EASTWOOD: An NHS self-produced artist drops a new album


NHS musician Kristian Ngoma recently performed at Nickle Plate Arts in Noblesville. He was joined at the show by fellow musician Blake Thompson.

Samie Eldridge and Alyssa Cain

It was just another night in the studio for rapper K. Eastwood, also known as NHS senior Kristian Ngoma. Ngoma was producing his EP titled, “I’m An Artist,” released this year on Black Friday and the most popular song on his Spotify account. Ngoma has been working toward a career in the music industry for five years,  and he has grown as an artist with the support of his friends and family.

“Where it all started for me was around first or second grade when I did hip hop dancing and just listened to music to dance to. As I started listening to songs, I started to want to do something like that. When I heard a song, I wished I made it,” Ngoma said.

Growing up, Ngoma was familiar with the music industry. His father, Benjamin Ngoma was a pop star in Africa in his home country of Malawi. He says he started with nothing and worked his way up to success.

“Kristian’s lucky because he has everything and I didn’t have anything, so my journey was pretty hard. I never owned anything, I had to borrow everything,” Benjamin Ngoma said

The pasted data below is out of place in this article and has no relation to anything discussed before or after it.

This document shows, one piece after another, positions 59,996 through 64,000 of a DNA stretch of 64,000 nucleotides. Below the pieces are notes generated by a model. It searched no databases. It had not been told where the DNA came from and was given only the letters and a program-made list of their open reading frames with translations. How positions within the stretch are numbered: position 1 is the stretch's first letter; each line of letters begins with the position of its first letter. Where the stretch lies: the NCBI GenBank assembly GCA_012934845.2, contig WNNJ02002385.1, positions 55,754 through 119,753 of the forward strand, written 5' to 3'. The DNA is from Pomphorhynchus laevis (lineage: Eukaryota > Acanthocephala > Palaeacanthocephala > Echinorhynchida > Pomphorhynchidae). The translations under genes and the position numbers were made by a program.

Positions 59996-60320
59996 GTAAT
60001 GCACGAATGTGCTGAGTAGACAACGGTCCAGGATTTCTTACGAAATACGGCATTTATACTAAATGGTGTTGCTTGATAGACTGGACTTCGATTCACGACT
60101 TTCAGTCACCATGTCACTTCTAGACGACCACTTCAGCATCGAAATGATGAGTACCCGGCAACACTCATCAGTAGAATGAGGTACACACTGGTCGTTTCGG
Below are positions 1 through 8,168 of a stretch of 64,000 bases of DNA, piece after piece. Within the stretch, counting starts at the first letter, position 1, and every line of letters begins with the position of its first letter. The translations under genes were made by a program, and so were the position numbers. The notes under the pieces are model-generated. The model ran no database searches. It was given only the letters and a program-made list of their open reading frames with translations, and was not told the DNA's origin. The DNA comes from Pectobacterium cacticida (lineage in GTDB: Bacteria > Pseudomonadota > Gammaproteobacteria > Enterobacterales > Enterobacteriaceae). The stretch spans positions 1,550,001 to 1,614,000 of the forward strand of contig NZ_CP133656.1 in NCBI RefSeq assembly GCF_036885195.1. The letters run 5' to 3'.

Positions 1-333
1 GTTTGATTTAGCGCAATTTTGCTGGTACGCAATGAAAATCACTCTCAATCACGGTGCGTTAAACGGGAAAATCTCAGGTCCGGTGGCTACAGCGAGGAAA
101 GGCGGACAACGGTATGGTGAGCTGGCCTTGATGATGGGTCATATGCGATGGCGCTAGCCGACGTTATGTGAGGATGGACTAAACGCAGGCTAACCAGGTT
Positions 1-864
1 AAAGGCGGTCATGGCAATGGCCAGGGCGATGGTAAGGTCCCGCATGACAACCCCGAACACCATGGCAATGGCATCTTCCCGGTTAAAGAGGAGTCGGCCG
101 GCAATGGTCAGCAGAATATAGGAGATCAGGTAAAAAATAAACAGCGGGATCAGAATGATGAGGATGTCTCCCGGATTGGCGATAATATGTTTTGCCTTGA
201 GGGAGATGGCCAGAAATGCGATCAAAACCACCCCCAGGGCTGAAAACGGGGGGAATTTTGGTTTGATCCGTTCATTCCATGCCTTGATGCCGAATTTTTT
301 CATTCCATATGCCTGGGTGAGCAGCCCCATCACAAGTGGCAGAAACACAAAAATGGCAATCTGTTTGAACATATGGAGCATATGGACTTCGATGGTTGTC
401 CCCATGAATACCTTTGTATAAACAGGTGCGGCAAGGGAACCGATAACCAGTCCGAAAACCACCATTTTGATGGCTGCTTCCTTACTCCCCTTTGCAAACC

In the eighth grade, Kristian Ngoma began making music on his iPad with the GarageBand app, and in 2016, he produced 13 songs. Soon after, he released a mixtape on SoundCloud.

“That’s when I realized I have to do this, so my dad went and pimped out my room, and now I have a full recording station in my house. He fully supports everything that I do and it really motivates me to not quit because I know I have people who are behind me and will work with me,” Ngoma said.

On November 22nd, Kristian performed at Nickel Plate Arts in downtown Noblesville for his first show. Like many rappers, he had to find an appropriate place and audience. Alongside him during this show was his friend Blake Thompson whom he featured in one of his songs.

“It’s always fun working with Kristian on something new. He’s someone that’s always open to tweak something if he thinks it could sound better. It could be a verse or a beat or both. Working together I feel we bring out the best of ourselves and I’m sure the feeling is the same for others,” Thompson said.

Ngoma recently struck a deal with a local group called  Indianapolis Rap Battles, and next year he’s hoping to be signed to a record label.

Many of Ngoma’s peers look up to him and have asked him for advice.

“People tell me they don’t have what it takes or they don’t have stuff to make music and I’m just like, ‘Yeah you do,’” Ngoma said. “If you are really passionate, you will get it done by any means. Start by recording on your iPad or on your phone, because I started there, and look where I am now. It just takes time. You have to be unique and stop caring what everybody says. I stopped making what people wanted me to make and started making what I wanted to make.”